If you’re a first-time homebuyer, prepare to receive plenty of unsolicited advice. Friends and family will tell you what you should and shouldn’t do simply because they think they know it all. They mean well, but it’s important to understand that what worked for them may not work for you. Besides, there’s plenty of evidence that can disprove their advice.
To help you, we’ve compiled a couple of common myths about buying a home. That way, you can turn to actual facts.
Myth #1: You shouldn’t hire a real estate agent
While it’s true that you can search for homes for sale on your own, if you forego hiring a real estate agent, you won’t be able to get the best deals. Real estate agents are trained to negotiate so you can save a substantial amount of money. Remember that some sellers won’t be willing to lower the price unless they’re dealing directly with a realtor. If you don’t hire a realtor, chances are that you’ll end up spending more than you intended. Plus, they have access to private listings that usually include high-priced properties that you’d never be able to buy on your own.
Alternatively, you could enlist the services of a South Florida property management company to help you search for vacancies in your area. Aside from that, they can inspect the home to ensure its soundness. That way, you won’t end up with a home that needs thousands of dollars worth of repairs.
Myth #2: You need to pay 20% as a downpayment
This is the biggest home-buying myth out there. If it were true, it would mean that you’d have to have $80,000 readily available to buy a $400,000 home. Fortunately, this is false. You do not have to pay twenty percent as a downpayment. It’s more of a “recommendation” than a rule. In reality, you’ll have to pay only twelve percent according to the National Association of Realtors (NAR). First-time buyers can benefit from a lower down payment of seven percent.
However, you should still consider putting down as much as you can. A lower down payment means more interest, which is something you don’t want. So, if you can handle the twenty percent down payment, by all means, go for it.
Myth #3: You need a good credit score to apply for a loan
It’s common for homebuyers to be discouraged to apply for a mortgage because they don’t have good credit scores. Although a good credit score can help, its absence doesn’t mean you’ll automatically be ineligible for a loan. The criteria for the minimum credit score differ for each lender. You can even get a mortgage with a credit score that’s as low as 620!
Additionally, aside from your credit score, lenders also consider your income, credit history, debt-to-asset ratio, and so on. So, even if you have a poor credit score but you have a stable source of income, you’ll probably be able to take out a loan.
Still, you should consider building up your credit score to around 580. Remember, a bad credit score can impact your interest rate and loan amount.
Myth #4: You don’t have to inspect the home
It can be tempting to scrap the inspection especially if you’re worried that someone else will beat you to buying your dream home. Buyer beware, though — when you buy a home, you also buy the problems that come with it. While you may be able to win the bidding war, this tactic isn’t the smartest strategy out there. It’s never a good idea to wave it.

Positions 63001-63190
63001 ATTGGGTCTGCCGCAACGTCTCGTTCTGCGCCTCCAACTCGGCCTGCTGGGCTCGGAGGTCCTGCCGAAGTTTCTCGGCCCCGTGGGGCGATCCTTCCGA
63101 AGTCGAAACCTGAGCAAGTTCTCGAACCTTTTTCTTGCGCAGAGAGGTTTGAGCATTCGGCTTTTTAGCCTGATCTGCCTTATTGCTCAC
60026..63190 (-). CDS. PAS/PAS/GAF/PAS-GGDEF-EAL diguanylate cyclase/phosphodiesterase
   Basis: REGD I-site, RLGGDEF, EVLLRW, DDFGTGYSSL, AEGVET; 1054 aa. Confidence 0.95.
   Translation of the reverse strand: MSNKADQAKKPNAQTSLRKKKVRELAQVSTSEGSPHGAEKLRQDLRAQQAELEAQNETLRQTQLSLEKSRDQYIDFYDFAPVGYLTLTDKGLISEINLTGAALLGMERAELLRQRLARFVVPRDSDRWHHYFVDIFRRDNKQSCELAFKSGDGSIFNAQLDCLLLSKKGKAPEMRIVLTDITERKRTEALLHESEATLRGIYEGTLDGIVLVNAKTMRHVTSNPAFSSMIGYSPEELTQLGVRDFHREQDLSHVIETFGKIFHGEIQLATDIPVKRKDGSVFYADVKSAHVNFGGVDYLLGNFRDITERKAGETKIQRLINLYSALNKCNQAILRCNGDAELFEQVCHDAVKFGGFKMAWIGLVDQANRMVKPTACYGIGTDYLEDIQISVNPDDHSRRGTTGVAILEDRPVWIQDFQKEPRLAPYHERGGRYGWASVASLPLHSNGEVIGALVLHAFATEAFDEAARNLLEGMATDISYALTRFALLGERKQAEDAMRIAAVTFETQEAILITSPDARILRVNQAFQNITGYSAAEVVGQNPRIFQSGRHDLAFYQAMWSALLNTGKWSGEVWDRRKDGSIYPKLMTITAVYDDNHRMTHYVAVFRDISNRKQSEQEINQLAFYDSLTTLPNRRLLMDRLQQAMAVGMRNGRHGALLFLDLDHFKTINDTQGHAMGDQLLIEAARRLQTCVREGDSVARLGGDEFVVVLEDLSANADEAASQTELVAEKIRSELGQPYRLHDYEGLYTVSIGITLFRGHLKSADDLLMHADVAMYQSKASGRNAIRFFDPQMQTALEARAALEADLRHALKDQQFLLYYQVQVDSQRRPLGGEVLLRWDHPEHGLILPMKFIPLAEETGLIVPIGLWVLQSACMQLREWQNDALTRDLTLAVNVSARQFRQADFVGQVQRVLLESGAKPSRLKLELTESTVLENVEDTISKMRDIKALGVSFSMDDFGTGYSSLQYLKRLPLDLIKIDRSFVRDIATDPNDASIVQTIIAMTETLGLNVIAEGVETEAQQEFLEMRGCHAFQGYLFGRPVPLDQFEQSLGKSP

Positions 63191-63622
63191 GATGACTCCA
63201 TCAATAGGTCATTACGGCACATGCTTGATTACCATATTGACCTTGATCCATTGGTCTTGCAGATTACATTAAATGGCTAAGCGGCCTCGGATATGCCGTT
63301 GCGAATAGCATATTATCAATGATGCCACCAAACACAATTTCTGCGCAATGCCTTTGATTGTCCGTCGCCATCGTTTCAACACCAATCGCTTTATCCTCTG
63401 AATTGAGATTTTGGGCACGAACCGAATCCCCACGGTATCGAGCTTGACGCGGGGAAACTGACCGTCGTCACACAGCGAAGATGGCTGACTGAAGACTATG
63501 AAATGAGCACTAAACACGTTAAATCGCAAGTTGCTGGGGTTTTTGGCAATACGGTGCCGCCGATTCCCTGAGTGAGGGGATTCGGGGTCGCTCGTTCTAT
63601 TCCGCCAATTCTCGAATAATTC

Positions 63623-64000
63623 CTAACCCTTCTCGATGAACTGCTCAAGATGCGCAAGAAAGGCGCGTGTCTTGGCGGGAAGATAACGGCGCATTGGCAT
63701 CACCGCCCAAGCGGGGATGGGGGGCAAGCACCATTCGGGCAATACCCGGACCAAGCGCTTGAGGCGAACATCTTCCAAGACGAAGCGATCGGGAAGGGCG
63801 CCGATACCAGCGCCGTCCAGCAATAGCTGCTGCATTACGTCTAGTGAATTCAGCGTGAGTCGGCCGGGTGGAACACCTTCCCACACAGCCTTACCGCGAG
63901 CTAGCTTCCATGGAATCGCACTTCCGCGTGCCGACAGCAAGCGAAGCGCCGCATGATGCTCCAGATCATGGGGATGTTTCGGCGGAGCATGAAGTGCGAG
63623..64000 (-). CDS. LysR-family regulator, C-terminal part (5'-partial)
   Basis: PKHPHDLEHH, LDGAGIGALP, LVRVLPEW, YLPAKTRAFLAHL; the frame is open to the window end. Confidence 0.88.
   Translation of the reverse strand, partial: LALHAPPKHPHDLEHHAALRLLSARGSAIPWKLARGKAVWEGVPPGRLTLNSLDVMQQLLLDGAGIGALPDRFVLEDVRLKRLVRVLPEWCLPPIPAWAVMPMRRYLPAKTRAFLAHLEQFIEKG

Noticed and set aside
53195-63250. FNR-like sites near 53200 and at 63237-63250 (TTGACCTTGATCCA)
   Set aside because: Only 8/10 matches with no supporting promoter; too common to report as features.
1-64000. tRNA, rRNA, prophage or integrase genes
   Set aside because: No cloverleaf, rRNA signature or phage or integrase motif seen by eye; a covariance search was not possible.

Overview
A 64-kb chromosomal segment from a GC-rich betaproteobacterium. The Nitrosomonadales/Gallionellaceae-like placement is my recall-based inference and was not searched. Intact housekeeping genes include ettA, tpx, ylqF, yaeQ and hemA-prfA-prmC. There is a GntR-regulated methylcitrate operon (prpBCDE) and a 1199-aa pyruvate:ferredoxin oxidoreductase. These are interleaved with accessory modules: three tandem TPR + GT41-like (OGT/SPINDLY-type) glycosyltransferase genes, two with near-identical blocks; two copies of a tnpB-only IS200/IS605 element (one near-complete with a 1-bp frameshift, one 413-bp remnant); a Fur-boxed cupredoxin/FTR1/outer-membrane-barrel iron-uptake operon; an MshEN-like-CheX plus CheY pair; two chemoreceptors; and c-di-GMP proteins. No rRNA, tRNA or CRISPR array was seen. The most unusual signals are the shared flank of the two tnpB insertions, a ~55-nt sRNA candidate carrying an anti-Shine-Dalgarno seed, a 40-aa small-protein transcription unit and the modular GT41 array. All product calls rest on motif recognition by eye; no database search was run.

By inspecting the home, you’ll be able to spot its potential issues, such as mold infestations. That way, you can compel the seller to repair the home otherwise you won’t buy it. An inspection can also save you from buying a home that’s beyond repair.
Myth #5: The listing price is the total amount you have to pay
Unfortunately, this isn’t true. The listing price is only how much you have to pay for the property. It doesn’t contemplate additional costs such as inspection fees, attorneys fees, closing costs, and so on. Additionally, you may also need to conduct repairs prior to moving in, as well as long-distance moving costs if you’re currently living far from your new home. If it’s a fixer-upper, you’ll need to consider the potential of an entire home remodel. You need to consider all of these cost factors and not be swayed by the seemingly low listing price.
Pro Tip: If the home is a fixer-upper but you really want to buy it, a property management company can estimate how much you’ll have to spend on repairs.
Myth #6: You should buy a home that’s equal to the loan amount you qualify for
First-time buyers often fall for this. They end up buying a home that’s equal to the loan amount that they qualified for. It’s important to note that although your lender may have approved your loan, ultimately, you should decide how much you should spend. In other words, be sure that you can actually repay the amount.
To set your budget, consider your debt-to-income (DTI) ratio. Under the DTI ratio, not more than 36% to 41% of your monthly income should go into paying for your mortgage. So, assuming that your income is $6,000 a month, only $2,160 to $2,460 of that should be set aside for your loan payments.
Myth #7: You need to pay off your student loans first
Have you been told that you need to pay off your student loans first? Don’t believe a word they said. Your loan may be approved as long as you prove that you have the income to cover your loan payments, student loans, and other debts. Hence, as long as the lender deems your income “acceptable”, you can probably buy the home of your dreams.
Don’t let these home-buying myths discourage you from buying your first home. While it’s true that homes aren’t cheap, it’s also true that anyone can buy a home. With a property manager from Luxury Property Care by your side, you’ll be able to buy a home that’s within your budget, as well as secure a loan at reasonable interest rates.
Our property managers are here to help you through the home-buying process. We’ll make sure you don’t end up buying a home that you’ll regret.